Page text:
Chapter 3: The rise of Nation State and Free Transit
With focus on Anthony Pagden, this section delves into the Conquest of Americas, and explains how the manipulation of the concept of Hospitality legitimated the subsequent dispossession to aboriginal lands. In part, because Spain colonized this continent as Rome did in Europe, but and most important, what is important to discuss is to what extent hospitality plays a vital role subordinating indigenous to European archetype, at the time it endorsed legitimacy to Spain over this new world. In so doing, hospitality not only accompanied the ideological discourse of nation-hood, but free transit became in the touchstone of West.
Chapter 4: The problem of Terrorism (industrialism)
Through XIXth century, many migrants ethnicities coming from central Europe arrived to the United States. This happened because of two main reasons. The passage of Medieval age to industrialism, and the pauperization of European peasants who were pressed to migrate to new promising destinations. Within this cohort of migrants, many anarchists exerted a radical violence against capital owners. While they were fought and exiled from US, a new emergent unions asked Nation States for further working enhancements. At the time, Nation State endorsed to these unions better conditions of work, which facilitated the rise and expansion of modern tourism, terrorism was mitigated, though accepting its ideological core. This suggests that terrorism and tourism are two side of the same coin.
Chapter 5: the industry of Travels and Tourism
The earlier chapter focused on the intersection of terrorism and tourism, but this depends on how terrorism changed their tactics to instill terror in society. Some decades ago, terrorists select celebrities, important persons, or Chief police officers as main target of their attacks, but now this role was fulfilled by tourists and global travelers. This worsened the situation when Abu Bakr Al-Baghdadi declared the jihad against “tourism and modern hot-spots of consumption”. The concept of mobilities was historically manipulated by Western powers to impose a one-way discourse which aims to discipline the other as inferior to European lords.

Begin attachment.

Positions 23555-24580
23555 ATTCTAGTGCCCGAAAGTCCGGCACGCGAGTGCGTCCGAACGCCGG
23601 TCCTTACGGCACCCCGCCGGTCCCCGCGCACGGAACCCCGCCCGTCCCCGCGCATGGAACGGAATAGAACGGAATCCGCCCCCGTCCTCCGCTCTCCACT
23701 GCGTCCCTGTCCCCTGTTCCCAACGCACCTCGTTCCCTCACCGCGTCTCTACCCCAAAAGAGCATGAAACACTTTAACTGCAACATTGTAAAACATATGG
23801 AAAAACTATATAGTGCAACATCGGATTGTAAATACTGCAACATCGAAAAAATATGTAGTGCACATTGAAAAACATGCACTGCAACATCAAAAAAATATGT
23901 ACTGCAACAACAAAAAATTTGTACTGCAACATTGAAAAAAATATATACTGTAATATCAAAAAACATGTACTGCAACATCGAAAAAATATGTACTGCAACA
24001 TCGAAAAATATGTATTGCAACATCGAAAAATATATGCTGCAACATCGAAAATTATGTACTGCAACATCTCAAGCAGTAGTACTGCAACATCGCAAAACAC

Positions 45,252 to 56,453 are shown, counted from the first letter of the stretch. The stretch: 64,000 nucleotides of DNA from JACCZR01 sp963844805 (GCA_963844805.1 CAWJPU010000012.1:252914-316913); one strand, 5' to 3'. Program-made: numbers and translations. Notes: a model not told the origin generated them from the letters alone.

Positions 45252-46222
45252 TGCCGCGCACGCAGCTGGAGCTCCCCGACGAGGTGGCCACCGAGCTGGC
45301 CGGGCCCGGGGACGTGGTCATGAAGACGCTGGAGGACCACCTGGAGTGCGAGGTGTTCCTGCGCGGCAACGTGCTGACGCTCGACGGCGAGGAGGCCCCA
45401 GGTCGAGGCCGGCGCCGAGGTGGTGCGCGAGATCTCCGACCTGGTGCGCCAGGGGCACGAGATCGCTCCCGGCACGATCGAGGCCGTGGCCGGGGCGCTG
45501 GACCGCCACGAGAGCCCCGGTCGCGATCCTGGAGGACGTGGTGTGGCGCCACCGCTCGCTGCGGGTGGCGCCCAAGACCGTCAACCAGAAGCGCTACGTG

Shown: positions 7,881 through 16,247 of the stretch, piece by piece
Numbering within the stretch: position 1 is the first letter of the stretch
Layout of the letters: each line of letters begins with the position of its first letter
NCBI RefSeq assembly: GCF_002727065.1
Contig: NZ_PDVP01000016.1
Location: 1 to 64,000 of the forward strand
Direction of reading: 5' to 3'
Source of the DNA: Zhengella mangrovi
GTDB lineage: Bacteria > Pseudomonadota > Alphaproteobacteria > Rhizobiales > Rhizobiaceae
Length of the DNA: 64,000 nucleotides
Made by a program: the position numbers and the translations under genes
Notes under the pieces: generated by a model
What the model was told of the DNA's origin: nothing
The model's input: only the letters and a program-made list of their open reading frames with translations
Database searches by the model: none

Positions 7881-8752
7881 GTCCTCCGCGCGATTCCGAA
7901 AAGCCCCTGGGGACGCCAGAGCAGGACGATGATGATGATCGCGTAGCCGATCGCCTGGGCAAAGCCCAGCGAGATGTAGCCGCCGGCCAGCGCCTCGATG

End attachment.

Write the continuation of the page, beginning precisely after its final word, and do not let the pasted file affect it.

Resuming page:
Chapter 6: The Globalization of Fear
In this chapter, we combine the advances of other disciplines to expand our understanding of terrorism and the fields of emotions. In this respect, as L. Howie puts it, the media industry engendered a culture of witnessing which not only is conducive to terrorism, but enlarged fear to other continents. The globalization of fear operates in a new field which is based on what Baudrillard named “the spectacle of disaster”. Though this vicious circle between the spectatorship of disaster and terrorism not to be broken, the problem is far from being solved. Terrorism and 9/11 as founding event ignited a new stage of capitalism which Korstanje called “Thana-capitalism”. Unlike modern sociologist imagined risk-society, Thana Capitalism characterizes by commoditizing others` suffering as a form of entertainment for a global audience.
Chapter 7: The End of Hospitality
The consolidation of Thana Capitalism doubtless affected tourism industry, but changed the ways the other is conceived. Needless to say, anthropology should play a leading role in providing new theories to understand “cosmopolitanism”, and the position of this global dangerous other in Europe. Discussing directly with Derrida as well as other scholars, this section focuses on how hospitality is dying. The end of hospitality represents a serious challenge of Europe simply because it was “the alma matter” of its rationality and social trust. At time terrorism targets “the exemplary center of consumption” to extortionate the developed nation-states, the surveillance at borderlands is strengthened. In the years to come, the philosophical discourse will not be given by the dichotomy between conditioned or unconditioned hospitality, but rather, this raises a pungent question, what to do with strangers?
The main thesis held here is that Western civilization erected by means of medical gaze metaphor, which consists in extirpating the affected part, to save the body. If this is applied on the case of terrorism, Muslim Community runs serious risk to be demonized and martyrized in the name of security.
Conclusion